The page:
Applying Scales and Assessing Pain
The pain assessment scales utilized in this acute rehabilitation setting are the Visual Analog Scale (VAS), FACES scale, and the Face Leg Activity Cry Consolability (FLACC scale). The FACES scale is a set of six faces depicting a variety of severities of pain, which is a useful tool in treating patients who have difficulty with communication due to cognitive limitations or speech impairments such as aphasia. The FLACC scale is helpful in assessing pain among those patients with altered arousal states including those with disorders of consciousness, altered mental status, or even a patient who is asleep as this scale correlates observable signs of distress with a three-point rating scale.
Pain is assessed with every interaction the clinical staff has with each patient and re-assessed daily by therapists and every 12 hours by nursing. The skilled clinician also makes referrals for psychology and use of recreational therapy to further develop positive coping strategies for patients’ pain. It requires clinical reasoning to select individualized and effective pain management techniques that a clinician uses, being mindful of multiple contraindications/precautions such as cancer, blood clots, pacemakers, pregnancy, and skin integrity for many of the physical agent modalities including moist heat, electrical stimulation, and cryotherapy.
With the exception of ice, use of the modalities listed above require a written order from the rehab physician. Frequent skin checks are completed and documented when using modalities to ensure a patient’s tolerance to the modality. Cryotherapy and moist heat should be applied for between 15 and 20 minutes to achieve a true analgesic effect. Other supplemental non-pharmacological pain management strategies include: positioning, exercises, stretching, rest/relaxation, distractions, education, and canine therapy.
Gate Control Theory
There are different theories behind the analgesic effects of modalities, with one in particular that is referred to as the Gate Control Theory. Have you ever hit your foot on the side of a dresser? If so, you probably noticed how it begins to feel better once you sit down and rub the surrounding area of your foot Our pain receptors are small nerve fibers and our “normal” nerve fibers are larger. Both nerve fibers communicate to the projection fibers in the spinal cord, which will send a signal to the brain that pain is either present or absent. The more large nerve fibers on the projection fibers “close” the gate, or simply put, signal the brain that pain is not present. When the projection fibers receive more signals from the nociceptors (or pain receptors), this “opens” the gate, therefore signaling to the brain that pain is present. One way to help “close” the gates is to provide “normal” somatosensory input by use of tactile feedback or modalities.²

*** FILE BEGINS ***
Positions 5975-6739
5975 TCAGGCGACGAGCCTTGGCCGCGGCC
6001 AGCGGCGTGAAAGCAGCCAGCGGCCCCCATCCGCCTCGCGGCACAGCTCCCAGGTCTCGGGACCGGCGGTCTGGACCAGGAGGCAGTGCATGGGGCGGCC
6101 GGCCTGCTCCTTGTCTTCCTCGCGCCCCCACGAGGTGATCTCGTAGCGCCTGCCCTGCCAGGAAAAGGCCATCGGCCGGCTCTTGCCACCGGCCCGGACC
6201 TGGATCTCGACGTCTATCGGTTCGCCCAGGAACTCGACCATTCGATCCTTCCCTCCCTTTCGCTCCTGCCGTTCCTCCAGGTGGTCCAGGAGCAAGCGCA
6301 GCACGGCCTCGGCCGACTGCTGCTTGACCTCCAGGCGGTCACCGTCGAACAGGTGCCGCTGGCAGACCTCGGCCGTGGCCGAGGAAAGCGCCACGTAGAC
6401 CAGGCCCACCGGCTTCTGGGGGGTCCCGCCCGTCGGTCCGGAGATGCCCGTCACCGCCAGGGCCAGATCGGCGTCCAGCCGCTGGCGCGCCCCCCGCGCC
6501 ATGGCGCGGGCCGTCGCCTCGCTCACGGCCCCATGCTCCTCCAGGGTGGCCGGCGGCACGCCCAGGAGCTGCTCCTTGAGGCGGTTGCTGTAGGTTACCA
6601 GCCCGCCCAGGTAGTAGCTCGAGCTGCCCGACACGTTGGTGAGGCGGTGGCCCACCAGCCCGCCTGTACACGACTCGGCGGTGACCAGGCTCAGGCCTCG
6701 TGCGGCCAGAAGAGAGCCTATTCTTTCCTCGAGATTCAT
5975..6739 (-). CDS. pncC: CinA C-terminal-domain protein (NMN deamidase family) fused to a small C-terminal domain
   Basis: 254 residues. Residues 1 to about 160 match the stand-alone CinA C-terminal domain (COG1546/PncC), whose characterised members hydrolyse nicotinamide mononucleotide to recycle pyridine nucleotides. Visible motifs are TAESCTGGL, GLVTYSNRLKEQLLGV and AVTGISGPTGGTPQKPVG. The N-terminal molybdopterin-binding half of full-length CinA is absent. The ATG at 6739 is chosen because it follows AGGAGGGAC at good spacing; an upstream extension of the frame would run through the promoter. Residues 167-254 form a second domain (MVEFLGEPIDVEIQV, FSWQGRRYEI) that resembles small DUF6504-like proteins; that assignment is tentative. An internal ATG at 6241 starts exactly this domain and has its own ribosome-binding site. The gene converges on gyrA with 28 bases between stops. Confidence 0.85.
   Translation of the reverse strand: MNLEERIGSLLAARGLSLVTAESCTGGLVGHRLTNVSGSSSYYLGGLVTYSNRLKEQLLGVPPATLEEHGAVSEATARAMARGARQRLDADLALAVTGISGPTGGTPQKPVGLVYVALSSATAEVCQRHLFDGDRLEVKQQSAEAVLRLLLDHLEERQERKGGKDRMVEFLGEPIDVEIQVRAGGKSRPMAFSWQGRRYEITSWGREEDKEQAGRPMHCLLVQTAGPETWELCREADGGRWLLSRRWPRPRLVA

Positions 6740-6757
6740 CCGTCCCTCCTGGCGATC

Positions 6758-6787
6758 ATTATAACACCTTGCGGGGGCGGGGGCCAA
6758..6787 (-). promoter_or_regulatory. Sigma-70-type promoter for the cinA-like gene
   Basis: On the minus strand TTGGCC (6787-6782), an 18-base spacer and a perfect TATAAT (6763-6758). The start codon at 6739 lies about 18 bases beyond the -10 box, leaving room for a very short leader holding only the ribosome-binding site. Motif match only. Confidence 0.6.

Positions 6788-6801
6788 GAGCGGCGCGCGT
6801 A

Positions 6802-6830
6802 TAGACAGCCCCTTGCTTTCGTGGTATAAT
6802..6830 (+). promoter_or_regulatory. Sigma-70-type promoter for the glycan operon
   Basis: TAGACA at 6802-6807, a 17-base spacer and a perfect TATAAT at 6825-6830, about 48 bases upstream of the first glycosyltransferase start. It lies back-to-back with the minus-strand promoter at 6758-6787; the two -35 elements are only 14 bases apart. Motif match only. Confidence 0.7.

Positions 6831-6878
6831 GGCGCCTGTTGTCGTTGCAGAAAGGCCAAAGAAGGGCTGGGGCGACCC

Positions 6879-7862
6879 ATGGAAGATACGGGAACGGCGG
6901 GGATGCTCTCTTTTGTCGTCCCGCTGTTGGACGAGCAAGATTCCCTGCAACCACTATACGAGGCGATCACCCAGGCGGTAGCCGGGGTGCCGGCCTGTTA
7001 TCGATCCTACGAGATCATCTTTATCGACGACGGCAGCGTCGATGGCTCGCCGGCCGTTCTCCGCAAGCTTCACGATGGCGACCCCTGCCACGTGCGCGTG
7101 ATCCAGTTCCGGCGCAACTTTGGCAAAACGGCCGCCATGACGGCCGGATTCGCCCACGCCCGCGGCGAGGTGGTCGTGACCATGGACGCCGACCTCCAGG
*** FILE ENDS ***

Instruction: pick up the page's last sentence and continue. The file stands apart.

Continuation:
Pain Considerations at Discharge
The clinician’s primary goal in the acute rehabilitation setting is to maximize the participation and function of each patient as a way to promote a safe and independent transition home. Education about the surgical procedure or traumatic event as an adjunct to treatment plays another significant role in a patient’s pain management plan in this setting. The patient is admitted to the acute rehabilitation facility for as few as 48 hours or as long as 4 months, with a varied amount of education received prior to admission to the acute rehabilitation setting. The patient’s response to pain can improve with education about their current procedure and/or diagnosis as their expectations and understanding increases.¹ It is not uncommon that our patients discharge from the facility with persistent reports of pain, which is important for our patients to know so they may continue to seek skilled therapy and medical care upon discharge.
The opioid epidemic and pain management techniques are very important issues that the healthcare industry is currently addressing. Physical therapy plays an integral role in providing interventions, education, and resources for patients. RM
Christen Biskelonis, PT, DPT, is a Senior Physical Therapist at Kessler Institute for Rehabilitation based in Chester, NJ. She works in their outpatient department and treats a variety of patients from pediatrics to geriatrics and orthopedic patients to patients post-TBI or post-stroke. She has seven years of clinical experience, all at this location, and she also has a special certification in the LSVT BIG program for patients with Parkinson’s Disease.
Cara Yezzi, PT, DPT, is a Senior Physical Therapist at the Kessler Institute for Rehabilitation in Chester, NJ. Her main focus is in the inpatient department throughout her seven years with the company, but also consistently covers in the outpatient setting within the Kessler Division. She treats a variety of patients from geriatrics, orthopedics, traumatic brain injury, stroke, multiple sclerosis, Parkinson’s disease, and other neurological disorders. Yezzi is a Board-Certified Clinical Specialist in Neurologic Physical Therapy, a faculty member of the Kessler Neurologic Residency program, and has her LSVT certification in the treatment of Parkinson’s Disease. For more information, contact RehabEditor@medqor.com.
1. Dahlhamer J, Lucas J, Zelaya C, et al. Prevalence of Chronic Pain and High-Impact Chronic Pain Among Adults — United States, 2016. Morb Mortal Wkly Rep. 2018;67:1001–1006. DOI: http://dx.doi.org/10.15585/mmwr.mm6736a2
2. Moayedi M, Davis KD. (2013, January 1). Theories of pain: From specificity to gate control. Available at: https://www.physiology.org/doi/full/10.1152/jn.00457.2012. Accessed July 2, 2019.
3. Louw A, Diener I, Butler DS, Puentedura EJ. The effect of neuroscience education on pain, disability, anxiety, and stress in chronic musculoskeletal pain. Arch Phys Med Rehabil. 2011;92(12):2041–2056.